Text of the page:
Global geo-politics is becoming increasingly volatile. No wonder, it is the President of the United States Donald Trump who is fuelling the volatility. His steps in the last seven weeks at the helm of the US government have created great uncertainties for the future of the world economy and multilateral trade regime. His administration has already made its intent clear to step back from the World Trade Organisation (WTO).
Against this backdrop, Bangladesh should take a serious look at its trade policy and strategy. Gone are the days when trade policy used to outline the scope of merchandise exports and imports. It is now instrumental to trade-led economic growth, and regional and global integration of a country. This integration means connectivity and movement of both products and people. Multilateralism facilitates such integration and connectivity.
Bangladesh upholds multilateral trade regime and so reliance on the WTO is unavoidable. Being a Least Developed Country (LDC), it is also a better option to tap global market. The continued negotiations within the WTO framework create significant pressure on developed and many developing countries to open their markets for the LDCs. Almost all the developed countries, except the US, have provided tariff-free market access to Bangladeshi products in one way or another. Bangladesh has, thus, a strong reason to follow multilateralism.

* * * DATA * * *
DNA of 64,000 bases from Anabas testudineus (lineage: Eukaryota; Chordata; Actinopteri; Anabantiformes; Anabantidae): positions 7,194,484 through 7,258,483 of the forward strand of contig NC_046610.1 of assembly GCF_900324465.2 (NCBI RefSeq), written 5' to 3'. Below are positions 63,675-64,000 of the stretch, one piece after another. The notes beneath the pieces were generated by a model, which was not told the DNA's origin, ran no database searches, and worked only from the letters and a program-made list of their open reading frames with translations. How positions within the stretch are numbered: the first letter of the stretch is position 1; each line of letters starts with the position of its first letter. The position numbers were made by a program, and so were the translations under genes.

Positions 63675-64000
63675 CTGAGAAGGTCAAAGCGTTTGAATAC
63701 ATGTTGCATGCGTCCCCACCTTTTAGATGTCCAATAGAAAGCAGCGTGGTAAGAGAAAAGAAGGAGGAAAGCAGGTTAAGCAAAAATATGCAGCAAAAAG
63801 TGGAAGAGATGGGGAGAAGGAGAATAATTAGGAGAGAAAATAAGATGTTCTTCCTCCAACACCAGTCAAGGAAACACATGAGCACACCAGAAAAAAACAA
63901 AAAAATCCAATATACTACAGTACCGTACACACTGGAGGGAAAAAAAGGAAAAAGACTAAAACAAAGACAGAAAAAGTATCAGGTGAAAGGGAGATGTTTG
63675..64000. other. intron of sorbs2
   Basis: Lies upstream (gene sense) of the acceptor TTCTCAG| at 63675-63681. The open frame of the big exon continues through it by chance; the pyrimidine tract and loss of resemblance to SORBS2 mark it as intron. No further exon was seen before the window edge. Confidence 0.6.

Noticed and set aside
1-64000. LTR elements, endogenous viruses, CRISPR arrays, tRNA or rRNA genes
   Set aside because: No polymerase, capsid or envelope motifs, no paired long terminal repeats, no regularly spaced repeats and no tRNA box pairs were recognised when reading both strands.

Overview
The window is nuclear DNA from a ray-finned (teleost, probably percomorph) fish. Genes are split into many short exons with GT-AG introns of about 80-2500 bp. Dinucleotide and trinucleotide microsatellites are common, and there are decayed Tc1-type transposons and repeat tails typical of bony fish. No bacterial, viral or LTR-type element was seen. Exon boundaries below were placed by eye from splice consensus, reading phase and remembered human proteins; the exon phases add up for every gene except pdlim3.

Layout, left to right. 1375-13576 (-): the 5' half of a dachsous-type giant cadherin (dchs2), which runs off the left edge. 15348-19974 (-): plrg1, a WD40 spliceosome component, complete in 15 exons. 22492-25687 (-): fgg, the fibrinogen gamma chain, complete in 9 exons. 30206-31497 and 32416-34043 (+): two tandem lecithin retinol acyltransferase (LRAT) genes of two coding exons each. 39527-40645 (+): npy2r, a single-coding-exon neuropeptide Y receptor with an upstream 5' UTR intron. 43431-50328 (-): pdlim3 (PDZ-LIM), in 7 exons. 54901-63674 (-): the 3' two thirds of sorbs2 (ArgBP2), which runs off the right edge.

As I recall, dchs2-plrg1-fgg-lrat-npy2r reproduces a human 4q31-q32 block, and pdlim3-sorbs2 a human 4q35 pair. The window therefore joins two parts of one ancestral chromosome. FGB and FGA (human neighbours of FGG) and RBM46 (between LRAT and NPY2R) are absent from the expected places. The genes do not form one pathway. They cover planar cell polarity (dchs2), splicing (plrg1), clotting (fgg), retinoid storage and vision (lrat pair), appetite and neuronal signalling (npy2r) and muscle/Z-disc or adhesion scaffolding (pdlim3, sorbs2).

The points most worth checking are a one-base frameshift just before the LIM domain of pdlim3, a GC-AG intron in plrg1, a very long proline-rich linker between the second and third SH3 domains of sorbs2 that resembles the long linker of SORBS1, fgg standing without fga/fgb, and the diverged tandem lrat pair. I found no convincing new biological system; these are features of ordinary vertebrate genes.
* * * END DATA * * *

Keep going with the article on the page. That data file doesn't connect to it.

At the same time, the country is now engaged in two regional FTAs - South Asian Free Trade Area (SAFTA) and Bay of Bengal Initiative for Multi-Sectoral Technical and Economic Cooperation (BIMSTEC). It is also involved in five Preferential Trade Arrangements (PTAs). These are: SAARC Preferential Trade Agreements (SAPTA), Asia-Pacific Trade Agreement (APTA), D-8 PTA, Trade Preferential System among OIC Countries (TPS-OIC), and Global System of Trade Preferences among Developing Countries (GSTP). SAPTA has already been phased out and replaced by South Asian Free Trade Area (SAFTA). But, only the first three regional arrangements have made some progress. So, PTAs and RTAs are yet to make any significant contribution towards development of trade of the country.
But, Bangladesh is now a trade-driven economy. Country's trade-GDP ratio stood at 23 per cent. Total merchandise trade reached close to $80 billion in 2016 and registered 7.0 per cent growth when global trade growth was estimated at only 1.7 per cent, lowest since the global financial crisis. The country is the 60th largest exporter and 54th largest importer in the world, according to WTO statistics. Beside merchandise trade, trade in services is also increasing which has now reached $10 billion.
In the new volatile world, keeping the growth of trade is very challenging. Without devising a well-thought-out and forward-looking trade policy and getting out of ad-hoc nature of trade strategy, Bangladesh may find the going difficult. Formulation and implementation of trade policy in Bangladesh is not a well-planned practice. Trade strategy is actually ad-hoc in nature and so it becomes difficult to adjust with regional and global developments. The failure of the country to sign any Bilateral Free Trade Agreement (BFTA) may be seen as a reflection of the ad-hoc nature of its trade strategy.